Happy New Year, Cascadia Advocate readers!
Since it is now 2020, we can officially say that Sound Transit’s Northgate Link extention will be opening next year, which is very exciting news.
To prepare for Northgate Link and East Link, the first Link extension openings since 2016, there will be reduced Link service from the weekend of January 4th-5th until the weekend of March 14th-15th. There are a few important things to know about this project, dubbed Connect 2020 by the agency.
This construction initiative will connect the new East Link tracks intended to carry trains to and from Judkins Park station and the Eastside with the existing mainline tracks that run from Angle Lake in SeaTac to the University of Washington.
Even though East Link won’t be open for service until 2023, the tracks are largely complete between the Eastside and downtown Seattle and the project is ready for this next step. Sound Transit wishes to get the disruption the project will cause over with before Northgate Link opens in 2021. Since ridership tends to be lowest in the winter, now is the right time to proceed with Connect 2020.
To create the new connection to the mainline, Sound Transit must limit service to a single track during each phase of construction through downtown Seattle.
Both northbound and southbound trains will be sharing the same rails until Connect 2020 is completed, so service capacity will be reduced.
Sound Transit made some handy videos visualizing the construction phases. I highly recommend you check them out if you want to learn more.
The end result will be Central and East Link trains running simultaneously through the Downtown Seattle Transit Tunnel, connecting downtown with Northgate, SeaTac International Airport, and the Eastside by 2023.
During Connect 2020, here is what you can expect:
- Trains will run every 12 minutes in each direction, even during peak hours. This reduced service will impact the entire corridor.
- To mitigate overcrowding, four-car trains will be operated as the standard configuration, instead of the usual three-car trains.
- Services will run between the University of Washington and Pioneer Square, as well as Angle Lake and Pioneer Square. All passengers travelling through Pioneer Square station will have to make a transfer through the temporary island platforms in the middle of the station.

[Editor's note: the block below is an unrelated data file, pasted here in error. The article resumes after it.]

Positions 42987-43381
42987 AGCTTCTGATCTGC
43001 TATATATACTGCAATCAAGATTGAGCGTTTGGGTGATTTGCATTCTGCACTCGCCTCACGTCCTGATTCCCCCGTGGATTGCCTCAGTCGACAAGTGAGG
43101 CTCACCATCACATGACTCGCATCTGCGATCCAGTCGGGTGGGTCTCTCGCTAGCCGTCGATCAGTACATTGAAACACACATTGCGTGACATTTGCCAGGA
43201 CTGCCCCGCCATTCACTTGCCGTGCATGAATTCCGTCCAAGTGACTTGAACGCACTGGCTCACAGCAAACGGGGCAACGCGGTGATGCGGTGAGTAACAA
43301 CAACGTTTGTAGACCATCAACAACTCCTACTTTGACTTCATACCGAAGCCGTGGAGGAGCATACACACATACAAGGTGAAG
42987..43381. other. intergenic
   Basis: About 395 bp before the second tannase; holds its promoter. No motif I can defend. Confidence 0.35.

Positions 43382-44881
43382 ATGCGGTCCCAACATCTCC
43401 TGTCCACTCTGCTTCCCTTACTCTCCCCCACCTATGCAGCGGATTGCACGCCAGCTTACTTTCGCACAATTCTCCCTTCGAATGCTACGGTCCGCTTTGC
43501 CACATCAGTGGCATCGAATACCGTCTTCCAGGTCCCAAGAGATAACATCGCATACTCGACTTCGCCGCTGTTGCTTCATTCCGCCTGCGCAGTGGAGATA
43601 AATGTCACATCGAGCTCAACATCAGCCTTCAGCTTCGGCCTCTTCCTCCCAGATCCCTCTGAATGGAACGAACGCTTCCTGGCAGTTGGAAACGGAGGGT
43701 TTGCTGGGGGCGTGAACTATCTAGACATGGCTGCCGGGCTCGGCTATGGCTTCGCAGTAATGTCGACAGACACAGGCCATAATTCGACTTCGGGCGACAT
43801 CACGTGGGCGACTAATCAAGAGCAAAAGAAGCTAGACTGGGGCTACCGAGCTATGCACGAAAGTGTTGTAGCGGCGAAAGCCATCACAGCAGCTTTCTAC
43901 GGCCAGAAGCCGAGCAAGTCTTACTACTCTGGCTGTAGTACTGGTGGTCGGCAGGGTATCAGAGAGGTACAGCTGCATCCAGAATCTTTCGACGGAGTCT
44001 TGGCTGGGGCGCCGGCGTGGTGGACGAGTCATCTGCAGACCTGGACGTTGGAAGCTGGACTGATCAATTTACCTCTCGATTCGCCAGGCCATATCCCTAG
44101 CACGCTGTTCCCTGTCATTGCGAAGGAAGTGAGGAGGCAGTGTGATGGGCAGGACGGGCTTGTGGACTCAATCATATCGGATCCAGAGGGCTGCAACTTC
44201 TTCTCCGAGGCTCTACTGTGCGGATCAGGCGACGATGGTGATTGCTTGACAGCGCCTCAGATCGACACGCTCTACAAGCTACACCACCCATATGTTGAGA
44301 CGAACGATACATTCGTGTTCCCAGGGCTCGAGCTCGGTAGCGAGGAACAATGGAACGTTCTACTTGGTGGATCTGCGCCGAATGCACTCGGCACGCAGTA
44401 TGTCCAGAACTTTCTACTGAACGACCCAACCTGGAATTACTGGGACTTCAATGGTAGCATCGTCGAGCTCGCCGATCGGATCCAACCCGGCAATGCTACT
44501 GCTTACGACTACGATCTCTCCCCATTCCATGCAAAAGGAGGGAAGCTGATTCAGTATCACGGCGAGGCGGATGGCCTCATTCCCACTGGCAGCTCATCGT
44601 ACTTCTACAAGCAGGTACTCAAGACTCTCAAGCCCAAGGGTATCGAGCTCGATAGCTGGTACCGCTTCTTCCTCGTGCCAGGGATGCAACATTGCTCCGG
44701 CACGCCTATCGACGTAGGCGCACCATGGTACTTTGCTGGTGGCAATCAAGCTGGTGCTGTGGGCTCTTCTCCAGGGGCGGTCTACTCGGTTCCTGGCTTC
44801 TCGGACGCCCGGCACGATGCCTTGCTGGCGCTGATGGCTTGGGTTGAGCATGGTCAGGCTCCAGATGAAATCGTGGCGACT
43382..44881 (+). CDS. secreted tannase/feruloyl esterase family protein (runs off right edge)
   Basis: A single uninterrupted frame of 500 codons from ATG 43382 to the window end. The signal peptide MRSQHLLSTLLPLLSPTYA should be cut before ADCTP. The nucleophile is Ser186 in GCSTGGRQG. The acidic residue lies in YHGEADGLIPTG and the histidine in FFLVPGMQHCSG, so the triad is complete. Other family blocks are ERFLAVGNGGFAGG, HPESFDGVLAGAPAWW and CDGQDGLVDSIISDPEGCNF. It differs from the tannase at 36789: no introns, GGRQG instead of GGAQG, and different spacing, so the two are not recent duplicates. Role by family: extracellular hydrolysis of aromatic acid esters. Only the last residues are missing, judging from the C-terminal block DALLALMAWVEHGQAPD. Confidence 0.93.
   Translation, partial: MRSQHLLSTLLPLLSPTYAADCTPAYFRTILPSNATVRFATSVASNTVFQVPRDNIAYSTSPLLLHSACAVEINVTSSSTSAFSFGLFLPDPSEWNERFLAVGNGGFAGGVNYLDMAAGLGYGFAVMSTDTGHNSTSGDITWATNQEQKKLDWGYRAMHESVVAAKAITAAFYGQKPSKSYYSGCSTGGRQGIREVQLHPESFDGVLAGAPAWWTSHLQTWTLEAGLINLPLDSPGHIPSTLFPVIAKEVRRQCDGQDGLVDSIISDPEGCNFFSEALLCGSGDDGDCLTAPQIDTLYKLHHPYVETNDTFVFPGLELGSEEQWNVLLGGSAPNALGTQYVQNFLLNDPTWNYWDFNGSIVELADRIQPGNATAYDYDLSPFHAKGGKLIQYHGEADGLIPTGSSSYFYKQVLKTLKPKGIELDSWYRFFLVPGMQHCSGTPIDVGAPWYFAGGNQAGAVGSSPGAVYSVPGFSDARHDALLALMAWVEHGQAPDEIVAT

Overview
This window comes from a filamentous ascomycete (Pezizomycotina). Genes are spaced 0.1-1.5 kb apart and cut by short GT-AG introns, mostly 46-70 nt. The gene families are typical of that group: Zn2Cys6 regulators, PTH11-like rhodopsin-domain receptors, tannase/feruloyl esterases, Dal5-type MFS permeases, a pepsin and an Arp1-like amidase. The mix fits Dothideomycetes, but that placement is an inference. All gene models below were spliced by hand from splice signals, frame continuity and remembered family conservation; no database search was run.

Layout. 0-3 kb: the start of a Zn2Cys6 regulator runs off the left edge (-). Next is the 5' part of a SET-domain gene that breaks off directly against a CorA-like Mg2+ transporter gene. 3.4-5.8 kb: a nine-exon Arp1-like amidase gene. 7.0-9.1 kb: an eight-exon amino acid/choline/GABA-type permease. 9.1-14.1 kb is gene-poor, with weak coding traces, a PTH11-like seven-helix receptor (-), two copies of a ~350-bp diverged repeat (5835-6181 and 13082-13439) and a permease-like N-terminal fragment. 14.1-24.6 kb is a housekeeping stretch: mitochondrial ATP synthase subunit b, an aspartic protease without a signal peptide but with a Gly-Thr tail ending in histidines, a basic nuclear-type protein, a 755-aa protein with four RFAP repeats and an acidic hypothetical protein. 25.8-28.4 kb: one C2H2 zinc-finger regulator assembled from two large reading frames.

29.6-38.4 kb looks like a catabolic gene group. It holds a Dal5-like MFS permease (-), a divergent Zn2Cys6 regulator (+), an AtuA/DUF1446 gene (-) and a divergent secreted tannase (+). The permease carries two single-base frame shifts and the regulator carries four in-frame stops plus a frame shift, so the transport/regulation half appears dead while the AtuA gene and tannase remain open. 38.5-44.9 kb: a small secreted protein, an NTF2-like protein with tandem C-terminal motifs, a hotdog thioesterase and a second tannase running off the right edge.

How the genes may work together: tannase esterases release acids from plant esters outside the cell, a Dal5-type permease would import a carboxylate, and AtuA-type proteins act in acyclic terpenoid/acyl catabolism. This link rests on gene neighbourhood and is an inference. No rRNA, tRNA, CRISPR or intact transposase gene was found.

- Link will shut down completely between Capitol Hill and SoDo stations the weekends of January 4th-5th, February 8th-9th, and March 14th-15th. Free shuttle bus replacement services will run during that time.
More information about Connect 2020 can be found at this website, including recommendations for transportation alternatives from the agencies.
Yesterday, at a press conference in Pioneer Square Station, Sound Transit, Seattle Department of Transportation (SDOT), and King County Metro representatives met with the media to discuss the inter-agency effort to help people get around Downtown Seattle and beyond during this ten week period.
To help riders, Sound Transit will be deploying ambassadors at stations throughout the network to help riders find their way.
These are actually Sound Transit employee volunteers who are deployed during major service disruptions. Here’s an interesting feature article from the agency about the ambassador program.
To help through riders connect safely through Pioneer Square station, trains will be held at a stop for much longer than usual. Dwell times will be around two minutes instead of the usual 20–30 seconds at through stations.
The central platform appears rather narrow considering the through traffic that will accumulate on the platform. There are also limited guard rails or seating spaces since this is a temporary platform, but it is interesting that it is impossible for riders on the middle platform to reach the outside platforms and the station exits when there are no trains at the station. I can imagine these platforms becoming quite crowded during peak travel times.
There is also signage in stations warning riders about Connect 2020.
I’d imagine that they will be supplanted with standalone signs pointing riders in the direction of their platforms once works begin.
SDOT is preparing for more people to walk, ride buses along surface streets, and use ride-share apps during the construction. SDOT also announced that Jump bike share would be offering a 20% reduction on their prices through mid-March to help people commute through downtown more easily.
Metro has committed to increasing frequencies on high-demand bus routes through downtown and elsewhere, including routes 7, 36, 48, 49, and 70. Metro will also be running the Link replacement bus services from SoDo station to Capitol Hill in partnership with Sound Transit, which is much appreciated.
A few ways you can improve your journeys:
- Sign up for Sound Transit rider alerts to be notified of service changes
- Don’t drive if you don’t have to
- Try out new transportation options during the Connect 2020 project and give yourself extra time to complete your trips
- Use the King County Metro Trip Planner (which recently got a great facelift!) to help you get where you need to go
Have a great first weekend of 2020!